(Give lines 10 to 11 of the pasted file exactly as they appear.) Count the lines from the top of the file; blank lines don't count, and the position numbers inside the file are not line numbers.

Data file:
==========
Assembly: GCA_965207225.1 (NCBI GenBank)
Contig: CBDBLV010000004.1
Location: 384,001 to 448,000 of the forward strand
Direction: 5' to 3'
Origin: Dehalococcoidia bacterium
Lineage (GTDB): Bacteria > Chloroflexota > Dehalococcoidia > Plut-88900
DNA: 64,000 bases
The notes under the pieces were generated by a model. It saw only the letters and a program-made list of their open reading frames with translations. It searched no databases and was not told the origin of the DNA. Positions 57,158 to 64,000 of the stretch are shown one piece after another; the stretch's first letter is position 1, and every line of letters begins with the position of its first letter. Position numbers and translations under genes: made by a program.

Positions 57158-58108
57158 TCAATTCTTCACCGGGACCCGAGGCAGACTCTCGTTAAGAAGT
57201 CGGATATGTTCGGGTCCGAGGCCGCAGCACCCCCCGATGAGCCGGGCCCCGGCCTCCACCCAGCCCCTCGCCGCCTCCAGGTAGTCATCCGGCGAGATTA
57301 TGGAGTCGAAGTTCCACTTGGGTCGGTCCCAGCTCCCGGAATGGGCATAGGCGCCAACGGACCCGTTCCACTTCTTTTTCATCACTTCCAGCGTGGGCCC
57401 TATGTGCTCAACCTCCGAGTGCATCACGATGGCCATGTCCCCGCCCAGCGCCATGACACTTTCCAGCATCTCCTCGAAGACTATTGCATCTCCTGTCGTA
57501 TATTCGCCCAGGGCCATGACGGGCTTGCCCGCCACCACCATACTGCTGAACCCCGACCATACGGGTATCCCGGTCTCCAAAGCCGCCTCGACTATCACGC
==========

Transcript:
57158 TCAATTCTTCACCGGGACCCGAGGCAGACTCTCGTTAAGAAGT
57201 CGGATATGTTCGGGTCCGAGGCCGCAGCACCCCCCGATGAGCCGGGCCCCGGCCTCCACCCAGCCCCTCGCCGCCTCCAGGTAGTCATCCGGCGAGATTA